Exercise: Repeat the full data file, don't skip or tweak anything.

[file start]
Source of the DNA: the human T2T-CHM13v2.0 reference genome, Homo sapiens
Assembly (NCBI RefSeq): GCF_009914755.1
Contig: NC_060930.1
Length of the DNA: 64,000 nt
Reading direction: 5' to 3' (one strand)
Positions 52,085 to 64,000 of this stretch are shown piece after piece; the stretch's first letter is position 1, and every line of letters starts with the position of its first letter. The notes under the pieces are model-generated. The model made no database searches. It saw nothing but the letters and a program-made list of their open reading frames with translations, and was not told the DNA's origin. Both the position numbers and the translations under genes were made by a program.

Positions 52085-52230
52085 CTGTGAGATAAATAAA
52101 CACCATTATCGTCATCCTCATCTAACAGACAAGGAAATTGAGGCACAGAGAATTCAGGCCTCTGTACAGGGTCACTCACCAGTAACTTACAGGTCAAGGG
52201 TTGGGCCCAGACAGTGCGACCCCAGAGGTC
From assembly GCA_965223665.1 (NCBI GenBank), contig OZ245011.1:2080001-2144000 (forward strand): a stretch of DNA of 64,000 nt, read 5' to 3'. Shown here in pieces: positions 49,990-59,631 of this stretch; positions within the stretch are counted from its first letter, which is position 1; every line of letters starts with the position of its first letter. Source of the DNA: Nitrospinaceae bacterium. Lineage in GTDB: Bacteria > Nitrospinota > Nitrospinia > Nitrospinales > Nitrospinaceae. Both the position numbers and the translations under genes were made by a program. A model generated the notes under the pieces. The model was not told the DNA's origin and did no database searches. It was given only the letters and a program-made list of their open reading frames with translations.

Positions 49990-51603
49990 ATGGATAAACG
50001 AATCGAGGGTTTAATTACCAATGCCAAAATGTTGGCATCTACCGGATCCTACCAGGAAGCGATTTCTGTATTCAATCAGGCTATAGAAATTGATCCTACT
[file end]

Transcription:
Source of the DNA: the human T2T-CHM13v2.0 reference genome, Homo sapiens
Assembly (NCBI RefSeq): GCF_009914755.1
Contig: NC_060930.1
Length of the DNA: 64,000 nt
Reading direction: 5' to 3' (one strand)
Positions 52,085 to 64,000 of this stretch are shown piece after piece; the stretch's first letter is position 1, and every line of letters starts with the position of its first letter. The notes under the pieces are model-generated. The model made no database searches. It saw nothing but the letters and a program-made list of their open reading frames with translations, and was not told the DNA's origin. Both the position numbers and the translations under genes were made by a program.

Positions 52085-52230
52085 CTGTGAGATAAATAAA
52101 CACCATTATCGTCATCCTCATCTAACAGACAAGGAAATTGAGGCACAGAGAATTCAGGCCTCTGTACAGGGTCACTCACCAGTAACTTACAGGTCAAGGG
52201 TTGGGCCCAGACAGTGCGACCCCAGAGGTC
From assembly GCA_965223665.1 (NCBI GenBank), contig OZ245011.1:2080001-2144000 (forward strand): a stretch of DNA of 64,000 nt, read 5' to 3'. Shown here in pieces: positions 49,990-59,631 of this stretch; positions within the stretch are counted from its first letter, which is position 1; every line of letters starts with the position of its first letter. Source of the DNA: Nitrospinaceae bacterium. Lineage in GTDB: Bacteria > Nitrospinota > Nitrospinia > Nitrospinales > Nitrospinaceae. Both the position numbers and the translations under genes were made by a program. A model generated the notes under the pieces. The model was not told the DNA's origin and did no database searches. It was given only the letters and a program-made list of their open reading frames with translations.

Positions 49990-51603
49990 ATGGATAAACG
50001 AATCGAGGGTTTAATTACCAATGCCAAAATGTTGGCATCTACCGGATCCTACCAGGAAGCGATTTCTGTATTCAATCAGGCTATAGAAATTGATCCTACT